April 26, 2017

Guest column

Vermonters helping Vermont

Sept. 22, 2011

By Deb Markowitz


In the days since Tropical Storm Irene passed through Vermont — leaving devastation in her wake — we are reminded of what it means to be Vermonters, what makes Vermont the special place it is, and how fortunate we are to call this state our home and our neighbors our friends.

Many of the offices of the Agency of Natural Resources are located at the Waterbury State Office Complex. When the muddy waters of the Winooski River first started rising, most of us were convinced we’d seen it before as we’d already survived spring flooding relatively unscathed. But when the waters rose through the basement and filled the first floor of some of our offices, we began to realize our own failure of imagination. The flood of 1927 should have prepared us to appreciate the awesome destructive power of floods. In November of that year, 1,285 bridges were lost as well as countless numbers of homes and buildings destroyed, and hundreds of miles of roads and railroad tracks washed away. More importantly, the floodwaters claimed 84 lives, including then Vermont Lt Gov. S. Hollister Jackson.

We are lucky to have avoided that level of destruction and loss of life in the most recent flood! Now, as it was then, Vermonters are stepping up to the challenge of rebuilding communities and the lives of those most directly affected. I realize now that our own organization — the Agency of Natural Resources — is a microcosm of the larger community. I am proud of and indebted to those state employees who, when the floodwaters began to rise, struggled to save what they could of both our digital and physical infrastructure. They slogged through mud and muck to save important agency records and valuable equipment.  Many of our staff worked long hours responding to emergencies all around the state, despite having just lost their own offices, phones and computers. Wherever I go I hear stories of agency staff who helped Vermont communities.  They helped restore damaged sewage treatment facilities, ensured our dams remain safe and strong, helped to rebuild roads, collected hazardous materials and debris, dealt with contaminated drinking water, and helped communities respond to the many changes in our rivers in ways that will keep them safe in the future.

Without a home in Waterbury, the Agency of Natural Resources will look different from what it once was. Although we do not yet know whether we will return to Waterbury or make our home in a new place, we remain committed to our mission to protect, sustain, and enhance Vermont’s natural resources for the benefit of this and future generations. One thing reinforced by Tropical Storm Irene is knowing that we cannot achieve our mission by working alone.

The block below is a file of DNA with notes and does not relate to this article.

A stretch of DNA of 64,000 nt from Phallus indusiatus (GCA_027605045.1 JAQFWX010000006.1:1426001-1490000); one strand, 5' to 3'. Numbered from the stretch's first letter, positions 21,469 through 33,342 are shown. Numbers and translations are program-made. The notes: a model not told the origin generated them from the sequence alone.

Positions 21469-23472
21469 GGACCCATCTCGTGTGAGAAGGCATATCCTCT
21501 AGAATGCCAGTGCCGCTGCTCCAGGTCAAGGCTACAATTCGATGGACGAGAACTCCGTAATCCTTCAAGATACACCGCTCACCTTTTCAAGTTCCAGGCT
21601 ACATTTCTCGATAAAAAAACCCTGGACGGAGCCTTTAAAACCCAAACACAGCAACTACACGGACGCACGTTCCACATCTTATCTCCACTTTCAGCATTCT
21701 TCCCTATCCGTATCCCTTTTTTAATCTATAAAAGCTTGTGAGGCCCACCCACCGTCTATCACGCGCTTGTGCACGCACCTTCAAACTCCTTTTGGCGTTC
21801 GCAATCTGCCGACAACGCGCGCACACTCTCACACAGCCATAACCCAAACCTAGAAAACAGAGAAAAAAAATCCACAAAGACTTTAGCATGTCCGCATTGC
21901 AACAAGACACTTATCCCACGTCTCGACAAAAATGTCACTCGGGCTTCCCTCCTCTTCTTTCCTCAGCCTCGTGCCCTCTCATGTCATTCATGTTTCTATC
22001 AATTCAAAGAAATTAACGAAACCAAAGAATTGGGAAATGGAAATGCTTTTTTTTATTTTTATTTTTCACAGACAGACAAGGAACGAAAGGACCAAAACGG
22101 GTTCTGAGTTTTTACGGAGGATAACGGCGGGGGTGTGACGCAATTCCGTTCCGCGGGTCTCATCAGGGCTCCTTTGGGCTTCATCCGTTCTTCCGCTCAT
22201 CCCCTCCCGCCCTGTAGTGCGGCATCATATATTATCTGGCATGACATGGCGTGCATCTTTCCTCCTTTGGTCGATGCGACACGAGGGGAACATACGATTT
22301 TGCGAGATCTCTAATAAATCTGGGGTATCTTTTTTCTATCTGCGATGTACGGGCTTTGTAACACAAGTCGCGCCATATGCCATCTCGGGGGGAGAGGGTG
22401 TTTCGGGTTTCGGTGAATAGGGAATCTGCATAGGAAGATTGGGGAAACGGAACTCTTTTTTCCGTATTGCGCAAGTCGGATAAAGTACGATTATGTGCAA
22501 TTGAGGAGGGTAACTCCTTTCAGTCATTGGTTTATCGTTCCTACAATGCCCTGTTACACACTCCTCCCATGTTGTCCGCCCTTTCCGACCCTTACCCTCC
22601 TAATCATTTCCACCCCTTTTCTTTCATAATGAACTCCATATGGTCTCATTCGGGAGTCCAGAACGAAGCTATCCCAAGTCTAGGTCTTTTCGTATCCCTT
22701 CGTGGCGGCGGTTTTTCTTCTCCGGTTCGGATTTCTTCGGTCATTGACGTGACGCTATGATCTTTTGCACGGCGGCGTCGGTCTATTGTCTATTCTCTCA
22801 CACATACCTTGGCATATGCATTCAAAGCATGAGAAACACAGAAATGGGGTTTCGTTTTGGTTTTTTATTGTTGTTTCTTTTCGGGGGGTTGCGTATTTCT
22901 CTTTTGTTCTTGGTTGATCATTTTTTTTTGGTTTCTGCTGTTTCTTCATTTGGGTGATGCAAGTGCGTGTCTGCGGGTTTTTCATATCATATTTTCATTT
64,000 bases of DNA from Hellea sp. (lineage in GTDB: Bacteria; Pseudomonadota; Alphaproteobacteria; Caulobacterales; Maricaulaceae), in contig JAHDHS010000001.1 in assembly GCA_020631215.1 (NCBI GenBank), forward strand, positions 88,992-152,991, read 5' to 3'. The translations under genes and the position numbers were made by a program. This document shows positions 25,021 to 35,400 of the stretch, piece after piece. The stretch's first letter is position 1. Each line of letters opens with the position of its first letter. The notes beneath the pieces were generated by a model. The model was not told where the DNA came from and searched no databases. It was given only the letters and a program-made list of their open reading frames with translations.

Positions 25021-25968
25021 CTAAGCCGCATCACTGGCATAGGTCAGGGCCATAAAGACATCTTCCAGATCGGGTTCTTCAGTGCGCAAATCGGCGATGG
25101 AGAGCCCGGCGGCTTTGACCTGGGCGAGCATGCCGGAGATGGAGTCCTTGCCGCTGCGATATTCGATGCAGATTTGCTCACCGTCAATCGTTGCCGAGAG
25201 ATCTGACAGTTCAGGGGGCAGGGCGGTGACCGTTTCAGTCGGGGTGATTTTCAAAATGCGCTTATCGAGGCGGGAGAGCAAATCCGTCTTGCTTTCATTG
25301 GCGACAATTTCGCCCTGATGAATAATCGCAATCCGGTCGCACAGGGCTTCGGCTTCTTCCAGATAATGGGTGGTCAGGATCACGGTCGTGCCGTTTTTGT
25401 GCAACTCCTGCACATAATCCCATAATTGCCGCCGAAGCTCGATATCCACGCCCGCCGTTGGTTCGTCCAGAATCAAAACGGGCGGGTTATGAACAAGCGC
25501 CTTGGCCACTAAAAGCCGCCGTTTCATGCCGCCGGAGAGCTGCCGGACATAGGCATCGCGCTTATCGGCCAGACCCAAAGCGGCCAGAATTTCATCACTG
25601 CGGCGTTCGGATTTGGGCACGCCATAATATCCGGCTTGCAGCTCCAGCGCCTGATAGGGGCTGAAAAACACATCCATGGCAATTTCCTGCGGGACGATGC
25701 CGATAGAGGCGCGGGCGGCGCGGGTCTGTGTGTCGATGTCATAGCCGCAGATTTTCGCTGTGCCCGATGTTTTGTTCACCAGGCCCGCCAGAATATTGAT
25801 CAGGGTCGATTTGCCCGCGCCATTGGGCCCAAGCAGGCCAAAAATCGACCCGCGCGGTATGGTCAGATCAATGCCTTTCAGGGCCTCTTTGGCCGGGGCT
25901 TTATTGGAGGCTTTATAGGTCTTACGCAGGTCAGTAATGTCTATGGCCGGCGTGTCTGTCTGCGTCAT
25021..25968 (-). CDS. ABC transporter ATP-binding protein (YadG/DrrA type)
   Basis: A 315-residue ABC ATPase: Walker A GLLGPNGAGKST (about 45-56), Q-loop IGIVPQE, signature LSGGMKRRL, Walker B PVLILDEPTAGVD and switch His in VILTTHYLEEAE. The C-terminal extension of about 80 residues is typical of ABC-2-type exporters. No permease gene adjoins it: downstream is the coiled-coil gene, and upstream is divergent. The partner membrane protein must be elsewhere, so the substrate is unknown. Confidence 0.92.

As I listened to the stories of families who lost everything when the flood took their home, or a town clerk who is trying to salvage the historic records of the town that were inundated by floodwaters, or parents and teachers trying to get a school back up and running, I feel overwhelmed with the enormity of the tragedy facing so many Vermonters, and incredibly heartened by the resiliency and generosity of our people. Just as we must work together to overcome the adversity imposed by flooding, so too must we work together to ensure we make the right choices for the future.  When we protect our environment and help our ecosystems remain strong, we will be more resilient as a state.

The Agency of Natural Resources staff, working dawn to dusk since the storm, is committed to working with all Vermonters to see this to fruition.  We will be a stronger, more beautiful, state accomplishing this effort together.


Deb Markowitz is the secretary of the Vermont Agency of Natural Resources.


  1. youngvt says:

    I am writing in response to Mr. Hoxworth’s article on transportation costs for the poor in Vermont. I would like to suggest further research on this topic before we simply just give another handout or tax credit. The poor, may, have a higher disproportionate burden on their transportation costs than the wealthier residents of Vermont; however, they also have a lower disproportionate burden on taxes and housing. Pick your evil.
    We can simply just give every poor Vermonter an energy efficient car, gas card, free tuition, renter’s rebate, etc.…but the only way out of poverty is through the combination of education, hard work, and discipline. Education and degrees are not handed out or purchased; a person has to EARN them. This seems to be the only way out of poverty—sorry, there are no shortcuts.
    If we continue this trend of enabling, our entire state will be a welfare state.

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